Driving Strategies for this year --

I wrote down a few ideas during class for this year what do you guys think will be important for this year?

  1. Protect our corner (Defensive)
  2. “Invade” other corners (Offensive)

Turing on your trailer

Send alliance shooter to one end and alliance
dumper to the other end.

If a team gets a super cell make sure not to shoot/dump it and then lose it.

The human player (payload specialist) in the chair at the center area (fueling station) is extremely effective. At the Sussex Mini-Regional on Sunday (thanks 537), I saw the human player from 1268 score at least 30 points without breaking a sweat just by tossing them up over the wall and into trailers.
Perhaps a driving strategy might incorporate avoiding the area nearby the fueling station?

I think this belongs in the rules/Stratagies section.

Now then. I’m not sure if this is the best place to post all of what I have to say, but it does involve driving.

From what I saw at Sussex, dumpers are the most effective scoring method. So, you could try to immobilize them. Pinning them or jack knifing their trailers so they can’t dump into a trailer could be effective. Then shooting/dumping into their trailers to score. IMO, this is the most effective way for a shooter without a terrific program to score. Also, an alliance member can pin the target robot while another shooter/dumper gets the super cells and scores you a quick thirty points.

I see some problems with this strategy. If your robot is not moving, it makes you an easy target for the other alliance’s robots and human players. It would obviously be important to pin them as far away from the other alliance’s human players as possible. Against a robot, you are out of luck, unless one of your alliance mates comes to help block people from scoring on you, your unmoving trailer will be easy prey. Though I think this could be a fair trade off if you can manage to keep them pinned and get the two super cells into their trailer.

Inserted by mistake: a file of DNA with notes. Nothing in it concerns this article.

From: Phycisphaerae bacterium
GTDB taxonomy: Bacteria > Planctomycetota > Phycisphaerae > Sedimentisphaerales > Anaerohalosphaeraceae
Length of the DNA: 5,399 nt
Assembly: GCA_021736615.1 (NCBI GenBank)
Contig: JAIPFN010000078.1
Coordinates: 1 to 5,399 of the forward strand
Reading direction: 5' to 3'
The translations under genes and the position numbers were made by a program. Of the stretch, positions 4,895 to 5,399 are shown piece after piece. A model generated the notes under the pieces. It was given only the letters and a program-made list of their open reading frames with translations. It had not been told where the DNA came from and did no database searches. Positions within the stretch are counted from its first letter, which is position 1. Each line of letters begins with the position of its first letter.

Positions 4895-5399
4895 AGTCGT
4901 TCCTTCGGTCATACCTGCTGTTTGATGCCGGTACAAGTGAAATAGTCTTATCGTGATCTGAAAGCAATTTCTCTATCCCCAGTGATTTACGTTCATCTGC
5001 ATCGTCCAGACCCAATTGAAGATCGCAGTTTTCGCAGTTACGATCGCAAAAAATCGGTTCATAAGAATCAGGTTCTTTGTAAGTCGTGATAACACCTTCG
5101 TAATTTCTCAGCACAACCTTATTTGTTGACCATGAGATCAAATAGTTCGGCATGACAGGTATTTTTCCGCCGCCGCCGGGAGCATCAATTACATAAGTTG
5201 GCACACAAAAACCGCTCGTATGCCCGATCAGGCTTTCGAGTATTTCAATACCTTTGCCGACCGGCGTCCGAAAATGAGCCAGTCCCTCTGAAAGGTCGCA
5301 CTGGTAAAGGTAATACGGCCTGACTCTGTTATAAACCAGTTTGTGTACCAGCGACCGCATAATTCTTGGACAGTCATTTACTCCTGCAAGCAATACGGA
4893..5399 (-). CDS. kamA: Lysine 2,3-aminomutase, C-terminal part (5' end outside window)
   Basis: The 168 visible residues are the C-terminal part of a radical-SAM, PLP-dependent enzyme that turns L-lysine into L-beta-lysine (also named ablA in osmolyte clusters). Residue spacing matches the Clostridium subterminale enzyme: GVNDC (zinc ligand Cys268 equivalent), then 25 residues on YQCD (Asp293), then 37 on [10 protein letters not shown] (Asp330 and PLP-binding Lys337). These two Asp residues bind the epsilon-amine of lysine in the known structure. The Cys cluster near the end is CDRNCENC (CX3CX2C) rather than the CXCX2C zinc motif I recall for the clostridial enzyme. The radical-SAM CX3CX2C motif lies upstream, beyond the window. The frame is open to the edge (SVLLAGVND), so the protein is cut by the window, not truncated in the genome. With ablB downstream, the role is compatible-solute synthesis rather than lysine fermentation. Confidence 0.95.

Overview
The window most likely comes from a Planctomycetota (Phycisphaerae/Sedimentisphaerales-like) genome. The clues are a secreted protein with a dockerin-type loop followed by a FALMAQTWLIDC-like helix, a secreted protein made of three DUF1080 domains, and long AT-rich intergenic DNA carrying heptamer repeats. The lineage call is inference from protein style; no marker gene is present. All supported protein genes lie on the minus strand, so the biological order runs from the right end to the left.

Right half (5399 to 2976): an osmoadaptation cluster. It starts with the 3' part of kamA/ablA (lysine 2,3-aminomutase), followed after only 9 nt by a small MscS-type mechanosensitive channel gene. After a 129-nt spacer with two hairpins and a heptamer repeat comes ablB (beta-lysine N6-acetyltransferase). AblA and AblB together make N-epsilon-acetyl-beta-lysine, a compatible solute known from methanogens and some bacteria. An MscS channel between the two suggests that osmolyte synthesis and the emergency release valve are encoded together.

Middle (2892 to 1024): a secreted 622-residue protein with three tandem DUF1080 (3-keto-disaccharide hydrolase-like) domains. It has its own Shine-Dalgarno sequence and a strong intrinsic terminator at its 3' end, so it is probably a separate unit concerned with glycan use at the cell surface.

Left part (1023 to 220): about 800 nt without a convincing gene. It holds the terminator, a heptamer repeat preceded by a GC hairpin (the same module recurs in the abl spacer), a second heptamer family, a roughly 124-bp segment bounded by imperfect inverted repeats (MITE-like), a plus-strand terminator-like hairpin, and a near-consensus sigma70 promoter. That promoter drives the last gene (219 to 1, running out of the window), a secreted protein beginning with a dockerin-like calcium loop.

The second problem I see is the robot will, in most cases, not be able to get more balls to score on the pinned trailer. Once your robot is out of balls, you must decide whether to keep them pinned for your other alliance partners to score, or let them go to get more balls for yourself.

Thats all I gots to say about that.

We’re a shooter, and from a few practice matches if we avoided the power dumpers and took a few shots at opportune moments, we could score well. We also made sure to avoid the traffic jams, that gives dumpers way too much of an easy shot.

Keep Moving.

Also, If you’re going up against a wide-based powered dumper or dumper, there’s a magical angle where you can put your trailer against the airlock and angle your robot slightly and the dumpers can’t get get within a foot of you trailer. This only works well for a few seconds but it’s a nifty trick if you’re getting loaded by your HP.

Always be aware of your surroundings. I believe that some of the best teams will be the ones who watch the field and can see when they need to zig instead of zag to avoid the dumping robots.


I see a lot of great bots with large holding capacities on “robot showcase”. On the practice fields and at the scrimmages, the “payload specialists” littered the field with missed shots on trailers.

What would happen if the payload specialists learned some constraint and didn’t provide a ready supply of balls for these rolling dump trucks?

How would it work if two alliance partners teamed up against an opponent and simply shoved the poor bot over to their nearest payload specialist for a quick fill? Especially at the end of the match for a pair of supercells…


I said it in 2006 and I’ll say it again - don’t be careless with the ammo until the end of the match when it can’t easily be used against you. Deny the opposition free scoring opportunities. That’s all I have to say about THAT.

And a tag team approach is something I’m looking forward to seeing in matches. Lone wolves will not be as effective as bots who hunt their prey in packs…